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Caloundra Corps builds on foundation laid by 'A Big Year'

Caloundra Corps builds on foundation laid by 'A Big Year'

Caloundra Corps builds on foundation laid by 'A Big Year'

A street outreach program at the Kawana Family Store in Caloundra develops connections and builds relationships in the local community.

By Simone Worthing

“We have only been here at Caloundra Corps since January, so the intention wasn’t to implement lots of new things but rather to support the various teams, build on what they are already doing and, where needed, approach things we do, differently,” says Auxiliary-Lieutenant Sherene Staines, who is Corps Officer at Caloundra with her husband, Major Phil Staines.

“We are refocusing and recalibrating – working through what is our purpose and place and how do we partner with God to achieve this? It’s all about our heart – having the heart of Jesus and taking it out into the community. The corps people here have that heart and are keen to engage with the community.”

The Staines' chose the theme of “A Big Year” for 2017 - what it means to walk in the ways of Jesus. There is a different focus area for each month, including creating margins with God, trusting God, following the Spirit, being humble, a generous life, forgiveness, loving your neighbour and loving your enemies.

The series includes different challenges people can take along the way and new perspectives on each topic to stimulate discussion and motivate growth in that area.

“It’s important that what we do doesn’t become all about the programs, but about the journey and building relationships,” Sherene says. “How do we show people the heart of God, the heart of Jesus, through the journey?”

The Caloundra Salvation Army, with four relatively large Family Stores, is focusing on continuing to develop connections and build relationships at these sites. 

“These stores are on the mission ‘front line’,” says Sherene. “People come into the stores not just to buy clothes, but often to pour out their hearts, for assistance, or wanting to volunteer in helping raise money to fund our services. We need to foster these connections.”

At the Kawana Family Store, where a community dinner and kids’ activities takes place each Tuesday night, change is happening.

“This important community connection through a meal and conversation, is run by a great team of volunteers organised by Ray and Sue Sandberg,” says Sherene. “Kathy Hughes, Caloundra’s Children’s Ministry Worker, provides activities for the many kids (called Kidzone). The outreach dinner is becoming a real community space that could grow into other activities in the new year.”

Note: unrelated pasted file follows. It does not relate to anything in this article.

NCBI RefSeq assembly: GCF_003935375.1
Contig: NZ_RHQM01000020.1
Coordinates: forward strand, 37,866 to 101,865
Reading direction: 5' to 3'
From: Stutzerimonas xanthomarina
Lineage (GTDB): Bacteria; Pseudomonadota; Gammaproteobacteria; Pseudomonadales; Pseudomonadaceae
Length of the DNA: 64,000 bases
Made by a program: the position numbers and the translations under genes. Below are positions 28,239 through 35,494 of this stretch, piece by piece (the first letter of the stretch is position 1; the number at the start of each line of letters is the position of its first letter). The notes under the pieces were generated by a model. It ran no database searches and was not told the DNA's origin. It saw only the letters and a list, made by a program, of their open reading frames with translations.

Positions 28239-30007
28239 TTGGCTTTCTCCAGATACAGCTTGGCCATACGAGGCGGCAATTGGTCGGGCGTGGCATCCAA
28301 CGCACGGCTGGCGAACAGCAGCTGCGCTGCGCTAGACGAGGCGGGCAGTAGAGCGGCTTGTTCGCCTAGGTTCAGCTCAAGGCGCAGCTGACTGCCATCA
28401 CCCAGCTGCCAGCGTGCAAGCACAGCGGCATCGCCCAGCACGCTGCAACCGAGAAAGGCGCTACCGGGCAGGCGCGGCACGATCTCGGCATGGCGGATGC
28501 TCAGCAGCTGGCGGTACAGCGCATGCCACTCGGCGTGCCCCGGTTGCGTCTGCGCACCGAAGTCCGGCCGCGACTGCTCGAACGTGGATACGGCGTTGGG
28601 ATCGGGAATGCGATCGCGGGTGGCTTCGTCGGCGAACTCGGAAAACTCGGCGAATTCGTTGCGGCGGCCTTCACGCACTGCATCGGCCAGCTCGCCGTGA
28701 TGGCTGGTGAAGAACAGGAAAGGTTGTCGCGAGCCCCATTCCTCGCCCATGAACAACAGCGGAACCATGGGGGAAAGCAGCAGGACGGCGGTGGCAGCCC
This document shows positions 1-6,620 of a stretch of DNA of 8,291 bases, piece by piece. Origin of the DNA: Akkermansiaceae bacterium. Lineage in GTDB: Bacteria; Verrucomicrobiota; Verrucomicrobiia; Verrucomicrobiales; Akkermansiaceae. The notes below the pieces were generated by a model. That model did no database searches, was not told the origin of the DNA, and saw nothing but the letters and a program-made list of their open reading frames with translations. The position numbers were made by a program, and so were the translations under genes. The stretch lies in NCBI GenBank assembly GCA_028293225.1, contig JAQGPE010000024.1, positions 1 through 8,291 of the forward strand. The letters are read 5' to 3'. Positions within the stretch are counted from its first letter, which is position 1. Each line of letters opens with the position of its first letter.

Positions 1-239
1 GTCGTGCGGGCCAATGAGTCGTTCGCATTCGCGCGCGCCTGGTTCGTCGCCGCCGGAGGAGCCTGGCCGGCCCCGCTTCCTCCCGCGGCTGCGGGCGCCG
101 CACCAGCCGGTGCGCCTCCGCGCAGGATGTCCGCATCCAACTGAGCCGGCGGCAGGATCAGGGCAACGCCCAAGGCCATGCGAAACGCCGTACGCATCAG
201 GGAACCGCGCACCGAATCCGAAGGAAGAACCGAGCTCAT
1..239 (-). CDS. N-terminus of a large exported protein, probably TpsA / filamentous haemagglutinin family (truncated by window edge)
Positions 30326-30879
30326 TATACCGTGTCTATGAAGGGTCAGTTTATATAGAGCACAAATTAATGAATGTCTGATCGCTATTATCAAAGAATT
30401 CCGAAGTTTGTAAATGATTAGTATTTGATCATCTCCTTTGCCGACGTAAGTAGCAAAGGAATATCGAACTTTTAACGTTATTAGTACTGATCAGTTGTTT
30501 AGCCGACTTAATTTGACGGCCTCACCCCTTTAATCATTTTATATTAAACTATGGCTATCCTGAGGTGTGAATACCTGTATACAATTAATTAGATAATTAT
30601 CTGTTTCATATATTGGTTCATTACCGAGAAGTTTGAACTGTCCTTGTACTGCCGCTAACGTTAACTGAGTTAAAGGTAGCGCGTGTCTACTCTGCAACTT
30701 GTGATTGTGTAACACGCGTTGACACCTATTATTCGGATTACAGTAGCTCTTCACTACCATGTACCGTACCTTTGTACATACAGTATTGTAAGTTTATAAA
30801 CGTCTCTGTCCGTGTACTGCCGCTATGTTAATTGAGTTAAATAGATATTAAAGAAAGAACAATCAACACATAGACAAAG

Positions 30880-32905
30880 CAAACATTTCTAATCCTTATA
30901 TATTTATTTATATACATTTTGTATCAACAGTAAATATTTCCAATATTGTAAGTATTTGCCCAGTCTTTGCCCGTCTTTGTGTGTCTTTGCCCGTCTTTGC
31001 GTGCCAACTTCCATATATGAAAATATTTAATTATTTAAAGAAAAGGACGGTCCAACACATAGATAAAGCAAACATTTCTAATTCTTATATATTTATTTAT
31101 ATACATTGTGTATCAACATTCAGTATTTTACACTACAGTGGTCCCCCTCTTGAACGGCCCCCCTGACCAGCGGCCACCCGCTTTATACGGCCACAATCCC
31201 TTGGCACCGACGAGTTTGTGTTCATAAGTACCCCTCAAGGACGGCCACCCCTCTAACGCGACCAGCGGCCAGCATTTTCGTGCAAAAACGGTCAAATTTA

Volunteers from the community prepare the meal. One of the volunteers has a distant Salvation Army connection, while another just wanted to help and now brings her grandchildren to Brick [formerly Lego Club].

“A few people have recently come to church through this outreach as well,” says Kathy. “A few people have asked for prayer. We are looking at developing the space where people can share their testimony or talk about what’s happening for them, during dinner. These are natural connections we’re making with our community as we strive to reflect kingdom values.

“I am really enjoying doing Kidzone and getting to know new kids from the community and their families. Often these families are on the fringes of our community and it’s great to connect with them.”

The Staines' readily acknowledge the volunteers and staff in all their activities and programs, who work hard and are dedicated to getting alongside people, serving, and seeing the love of Christ impact lives.

The corps hopes to run an Alpha or Christianity Explained course in the new year, as well as start a small group for those interested. They are also looking at starting a new group for young mums in the community who feel isolated, don’t have a support network around them, or lack healthy local connections.

Sherene explains that although many people think the big issues people face are homelessness and addiction – which do exist and are real for many – among the biggest struggles people face are loneliness and isolation.

“People just want to belong to something and to have caring connections with others,” she says. “We think a friendship group for young mums will take off, naturally and organically.”

Glenys Lawless, who serves in a number of areas within the corps, has started a new group for women, alongside Commissioner Jan Condon, called Flourish. It runs events every couple of months and attracts women from the community including Family Store volunteers and customers, Salvos Connect women, and women from the local area.

“We feel the heart of God in all these spaces – so warm, friendly and caring,” says Sherene. “With our eyes fixed on Jesus, he is enabling us to connect differently and meaningfully with the community.”

The Family Doorways Program (a family support program in partnership with five local primary schools) also refers students and their families to Kidzone and Brick, and the Connect Kids camp.

The Caloundra Corps, as part of the Sunshine Coast HUB, is also working with other corps, including Maroochydore, Noosa/Coolum and Nambour, as well as other Salvation Army expressions, to better support the needs of people in the community.
 
“We are seeking to increase collaboration in areas such as supported accommodation, Salvos Connect, Family Stores and alternate education," says Sherene.

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